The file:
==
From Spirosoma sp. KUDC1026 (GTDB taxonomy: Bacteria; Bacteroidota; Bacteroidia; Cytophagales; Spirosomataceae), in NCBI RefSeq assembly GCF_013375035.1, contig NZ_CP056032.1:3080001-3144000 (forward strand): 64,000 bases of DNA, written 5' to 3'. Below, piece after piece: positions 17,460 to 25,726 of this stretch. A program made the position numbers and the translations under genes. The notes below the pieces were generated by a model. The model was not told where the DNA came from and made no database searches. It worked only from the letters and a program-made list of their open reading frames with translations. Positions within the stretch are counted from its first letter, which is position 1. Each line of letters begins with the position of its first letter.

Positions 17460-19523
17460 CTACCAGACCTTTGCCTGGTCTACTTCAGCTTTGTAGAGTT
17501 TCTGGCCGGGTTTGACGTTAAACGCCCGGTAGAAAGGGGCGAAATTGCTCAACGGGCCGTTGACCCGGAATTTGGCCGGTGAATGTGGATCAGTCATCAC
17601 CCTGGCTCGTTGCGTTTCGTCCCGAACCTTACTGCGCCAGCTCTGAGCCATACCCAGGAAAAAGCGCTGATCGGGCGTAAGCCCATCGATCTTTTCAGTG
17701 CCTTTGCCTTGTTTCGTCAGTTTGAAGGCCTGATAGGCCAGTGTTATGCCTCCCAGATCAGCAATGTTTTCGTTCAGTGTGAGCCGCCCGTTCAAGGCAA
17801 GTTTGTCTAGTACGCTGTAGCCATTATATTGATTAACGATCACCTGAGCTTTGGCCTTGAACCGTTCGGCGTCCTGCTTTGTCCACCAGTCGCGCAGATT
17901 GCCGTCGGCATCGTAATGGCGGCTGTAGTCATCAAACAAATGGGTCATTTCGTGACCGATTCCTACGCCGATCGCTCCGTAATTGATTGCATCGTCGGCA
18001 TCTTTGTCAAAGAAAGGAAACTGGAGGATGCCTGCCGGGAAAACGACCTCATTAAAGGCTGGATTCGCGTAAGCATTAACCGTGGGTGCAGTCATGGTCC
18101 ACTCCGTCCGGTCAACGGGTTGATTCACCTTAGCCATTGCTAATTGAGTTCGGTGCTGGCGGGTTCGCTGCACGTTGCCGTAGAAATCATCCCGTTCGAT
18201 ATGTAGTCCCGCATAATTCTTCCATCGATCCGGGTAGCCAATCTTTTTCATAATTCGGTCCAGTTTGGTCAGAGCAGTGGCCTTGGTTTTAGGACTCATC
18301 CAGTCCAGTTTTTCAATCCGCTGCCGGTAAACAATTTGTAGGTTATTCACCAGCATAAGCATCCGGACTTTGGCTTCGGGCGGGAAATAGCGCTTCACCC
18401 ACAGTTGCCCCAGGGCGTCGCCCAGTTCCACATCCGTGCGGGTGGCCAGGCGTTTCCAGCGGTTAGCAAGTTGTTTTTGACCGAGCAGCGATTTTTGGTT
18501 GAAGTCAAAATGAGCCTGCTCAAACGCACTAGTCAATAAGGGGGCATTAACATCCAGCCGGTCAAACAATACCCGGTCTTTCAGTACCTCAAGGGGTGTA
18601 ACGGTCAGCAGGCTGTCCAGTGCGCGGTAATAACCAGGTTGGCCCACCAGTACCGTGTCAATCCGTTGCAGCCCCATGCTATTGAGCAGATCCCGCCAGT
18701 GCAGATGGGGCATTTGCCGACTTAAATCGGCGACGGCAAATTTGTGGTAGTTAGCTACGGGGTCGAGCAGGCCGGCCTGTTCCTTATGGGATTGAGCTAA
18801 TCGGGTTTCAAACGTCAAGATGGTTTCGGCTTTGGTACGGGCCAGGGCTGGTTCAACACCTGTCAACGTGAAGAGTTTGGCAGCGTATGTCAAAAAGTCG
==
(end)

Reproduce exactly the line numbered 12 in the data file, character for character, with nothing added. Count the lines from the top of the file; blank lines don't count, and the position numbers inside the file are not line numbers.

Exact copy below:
18301 CAGTCCAGTTTTTCAATCCGCTGCCGGTAAACAATTTGTAGGTTATTCACCAGCATAAGCATCCGGACTTTGGCTTCGGGCGGGAAATAGCGCTTCACCC